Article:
Message from the Organizing Committee of the International Workshop on Liver and Gut Fibrosis in light of the current COVID-19 crisis:
Due to the current COVID-19 pandemic we feel we have no choice but to postpone the International Workshop on Liver and Gut Fibrosis, which was scheduled to take place 18th-19th June 2020 in Valencia, Spain.
We are currently considering alternative dates for the workshop, which will take place in Valencia at the same venue, and will publish them here on the website as soon as possible.
Registrations will be maintained, while a full refund will be provided to those who request it.
We look forward to seeing you in the not-to-distant future. In the meantime, our thoughts and best wishes go out to patients and their families and to the brave healthcare professionals struggling to contain the pandemic across the globe.
Prof. Juan V. Esplugues
Head of the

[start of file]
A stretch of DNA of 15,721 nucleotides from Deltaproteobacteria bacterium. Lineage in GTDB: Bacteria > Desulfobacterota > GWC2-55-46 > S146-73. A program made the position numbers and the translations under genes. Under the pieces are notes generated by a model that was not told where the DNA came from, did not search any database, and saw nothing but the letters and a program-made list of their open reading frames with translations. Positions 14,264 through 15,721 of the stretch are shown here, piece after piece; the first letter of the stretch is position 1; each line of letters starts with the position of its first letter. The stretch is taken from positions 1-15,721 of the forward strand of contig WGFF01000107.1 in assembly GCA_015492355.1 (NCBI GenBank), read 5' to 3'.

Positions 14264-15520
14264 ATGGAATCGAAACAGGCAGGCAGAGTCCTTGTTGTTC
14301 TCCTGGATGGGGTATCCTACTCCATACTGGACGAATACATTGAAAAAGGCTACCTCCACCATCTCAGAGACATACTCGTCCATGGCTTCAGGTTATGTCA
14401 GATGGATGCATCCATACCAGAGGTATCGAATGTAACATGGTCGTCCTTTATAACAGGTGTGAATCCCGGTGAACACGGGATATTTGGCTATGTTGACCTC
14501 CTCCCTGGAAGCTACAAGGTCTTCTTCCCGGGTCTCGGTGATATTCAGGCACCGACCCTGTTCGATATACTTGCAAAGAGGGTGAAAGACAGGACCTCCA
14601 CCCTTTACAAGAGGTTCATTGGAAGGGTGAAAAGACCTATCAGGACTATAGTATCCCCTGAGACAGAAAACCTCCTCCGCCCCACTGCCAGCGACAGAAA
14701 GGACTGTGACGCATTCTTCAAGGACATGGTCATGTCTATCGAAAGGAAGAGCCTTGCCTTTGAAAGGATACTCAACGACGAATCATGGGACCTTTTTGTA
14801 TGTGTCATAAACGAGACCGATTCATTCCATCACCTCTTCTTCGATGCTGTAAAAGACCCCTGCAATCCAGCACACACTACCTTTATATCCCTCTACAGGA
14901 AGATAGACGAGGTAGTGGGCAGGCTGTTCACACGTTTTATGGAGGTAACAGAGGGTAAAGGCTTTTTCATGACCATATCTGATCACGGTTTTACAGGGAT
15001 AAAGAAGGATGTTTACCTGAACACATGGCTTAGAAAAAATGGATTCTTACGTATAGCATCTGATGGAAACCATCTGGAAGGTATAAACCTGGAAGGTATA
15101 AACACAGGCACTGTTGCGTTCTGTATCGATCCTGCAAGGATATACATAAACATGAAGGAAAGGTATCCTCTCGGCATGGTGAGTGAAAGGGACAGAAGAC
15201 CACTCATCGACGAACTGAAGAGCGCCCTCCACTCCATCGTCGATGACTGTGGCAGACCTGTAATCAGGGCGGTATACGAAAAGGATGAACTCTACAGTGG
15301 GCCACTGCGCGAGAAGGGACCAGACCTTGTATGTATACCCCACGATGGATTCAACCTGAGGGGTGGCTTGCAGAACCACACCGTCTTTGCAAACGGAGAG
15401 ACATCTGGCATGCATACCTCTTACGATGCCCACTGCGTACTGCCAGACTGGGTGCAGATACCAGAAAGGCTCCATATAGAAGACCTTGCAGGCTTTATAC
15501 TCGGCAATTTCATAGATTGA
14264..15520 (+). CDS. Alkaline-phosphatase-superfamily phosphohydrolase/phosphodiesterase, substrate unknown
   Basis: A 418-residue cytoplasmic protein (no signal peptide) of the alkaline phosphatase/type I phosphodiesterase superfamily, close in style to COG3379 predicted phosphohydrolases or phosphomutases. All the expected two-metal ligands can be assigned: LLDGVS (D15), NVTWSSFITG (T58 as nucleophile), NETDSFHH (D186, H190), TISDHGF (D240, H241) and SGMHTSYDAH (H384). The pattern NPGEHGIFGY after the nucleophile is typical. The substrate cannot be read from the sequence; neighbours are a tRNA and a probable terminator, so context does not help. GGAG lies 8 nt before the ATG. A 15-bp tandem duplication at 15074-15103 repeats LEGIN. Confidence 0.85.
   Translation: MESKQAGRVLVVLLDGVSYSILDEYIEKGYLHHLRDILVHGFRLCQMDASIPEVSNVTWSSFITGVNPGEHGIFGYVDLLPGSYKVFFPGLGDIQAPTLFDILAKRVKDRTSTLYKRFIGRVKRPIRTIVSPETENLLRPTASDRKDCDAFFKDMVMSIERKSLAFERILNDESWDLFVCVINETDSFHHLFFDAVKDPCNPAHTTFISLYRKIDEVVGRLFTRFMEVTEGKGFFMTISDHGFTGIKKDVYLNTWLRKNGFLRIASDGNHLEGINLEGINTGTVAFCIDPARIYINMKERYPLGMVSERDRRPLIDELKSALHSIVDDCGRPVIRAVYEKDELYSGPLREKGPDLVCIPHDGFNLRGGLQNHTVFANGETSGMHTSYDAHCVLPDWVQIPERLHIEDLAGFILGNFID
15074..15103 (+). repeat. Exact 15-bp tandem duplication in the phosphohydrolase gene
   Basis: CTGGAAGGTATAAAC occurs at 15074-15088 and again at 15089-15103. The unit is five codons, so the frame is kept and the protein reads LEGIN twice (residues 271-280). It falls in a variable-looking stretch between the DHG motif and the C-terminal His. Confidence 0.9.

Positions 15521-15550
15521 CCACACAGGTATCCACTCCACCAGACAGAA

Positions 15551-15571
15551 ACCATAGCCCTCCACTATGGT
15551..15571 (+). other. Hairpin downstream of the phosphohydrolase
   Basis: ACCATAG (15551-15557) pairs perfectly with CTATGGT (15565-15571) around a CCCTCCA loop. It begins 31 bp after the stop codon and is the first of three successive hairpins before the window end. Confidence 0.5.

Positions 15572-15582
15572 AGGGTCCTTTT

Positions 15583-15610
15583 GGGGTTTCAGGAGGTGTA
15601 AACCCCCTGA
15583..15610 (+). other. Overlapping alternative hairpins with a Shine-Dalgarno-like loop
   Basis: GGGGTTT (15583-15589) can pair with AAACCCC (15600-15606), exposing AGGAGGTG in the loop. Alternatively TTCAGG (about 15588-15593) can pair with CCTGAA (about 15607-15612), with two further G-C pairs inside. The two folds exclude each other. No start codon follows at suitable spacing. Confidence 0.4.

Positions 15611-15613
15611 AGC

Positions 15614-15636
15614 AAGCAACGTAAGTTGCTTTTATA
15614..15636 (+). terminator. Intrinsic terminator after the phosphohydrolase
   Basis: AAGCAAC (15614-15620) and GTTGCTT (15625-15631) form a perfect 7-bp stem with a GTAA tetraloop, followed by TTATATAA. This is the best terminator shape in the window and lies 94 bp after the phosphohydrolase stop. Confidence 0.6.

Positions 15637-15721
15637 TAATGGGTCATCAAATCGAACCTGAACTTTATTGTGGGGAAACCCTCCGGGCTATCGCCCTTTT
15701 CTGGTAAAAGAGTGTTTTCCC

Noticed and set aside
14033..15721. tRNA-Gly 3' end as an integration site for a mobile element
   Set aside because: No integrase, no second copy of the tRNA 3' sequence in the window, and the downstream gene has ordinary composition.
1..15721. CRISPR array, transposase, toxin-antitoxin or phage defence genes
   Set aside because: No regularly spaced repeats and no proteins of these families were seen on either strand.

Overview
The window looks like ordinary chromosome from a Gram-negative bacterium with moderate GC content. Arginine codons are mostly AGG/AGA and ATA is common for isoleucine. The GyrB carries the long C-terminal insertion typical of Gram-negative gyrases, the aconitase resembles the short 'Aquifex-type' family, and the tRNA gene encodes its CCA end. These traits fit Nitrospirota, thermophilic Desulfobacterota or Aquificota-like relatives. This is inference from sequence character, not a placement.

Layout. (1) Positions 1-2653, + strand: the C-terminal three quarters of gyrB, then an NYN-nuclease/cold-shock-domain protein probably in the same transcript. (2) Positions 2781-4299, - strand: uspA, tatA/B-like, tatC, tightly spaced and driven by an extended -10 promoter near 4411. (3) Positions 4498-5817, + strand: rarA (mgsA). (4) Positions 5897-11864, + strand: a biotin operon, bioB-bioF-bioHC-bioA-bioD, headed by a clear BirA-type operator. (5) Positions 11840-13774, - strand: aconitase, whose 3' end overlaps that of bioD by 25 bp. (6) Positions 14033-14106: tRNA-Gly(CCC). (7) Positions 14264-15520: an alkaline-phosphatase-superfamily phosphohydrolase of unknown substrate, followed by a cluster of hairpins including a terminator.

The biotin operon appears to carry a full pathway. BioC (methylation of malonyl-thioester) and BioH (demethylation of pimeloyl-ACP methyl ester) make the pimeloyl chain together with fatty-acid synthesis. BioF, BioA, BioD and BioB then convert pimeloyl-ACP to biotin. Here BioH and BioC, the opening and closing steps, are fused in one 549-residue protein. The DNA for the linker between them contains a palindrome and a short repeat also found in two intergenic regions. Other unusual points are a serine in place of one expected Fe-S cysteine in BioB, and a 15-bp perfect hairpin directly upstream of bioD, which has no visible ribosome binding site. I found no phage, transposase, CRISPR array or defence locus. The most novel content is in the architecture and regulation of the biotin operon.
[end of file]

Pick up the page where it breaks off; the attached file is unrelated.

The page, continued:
Fibrosis is a global health problem characterized by an excessive growth of fibrous tissue due to chronic inflammation and altered tissue remodelling and repair processes. It occurs in various organs, including the lung, kidney, liver and intestine, and is a key component of important pathologies, including cystic fibrosis, Crohn’s Disease and Non-Alcoholic Fatty Liver Disease. Despite the huge advances made by research in recent years, the molecular mechanisms involved in the development of fibrosis are still unclear; indeed, it would seem that different mechanisms are involved in each of the affected organs. Importantly, few effective therapeutic options are available, and only for some organs, such as the lung and kidney, with no anti-fibrotic pharmacological treatments available for the intestine or liver. The International Workshop on Liver and Gut Fibrosis – the first to take place, and endorsed by EASL – has been organised to bring together basic scientists and clinical experts working in the field with the purpose of focusing on the molecular mechanisms involved in the different types of fibrosis and determining those that are common to different organs, particularly the gut and liver. In this way, the workshop has been designed to explore options that might improve current therapeutic approaches and to identify new pharmacological targets that will relieve the burden of fibrosis for millions of patients.
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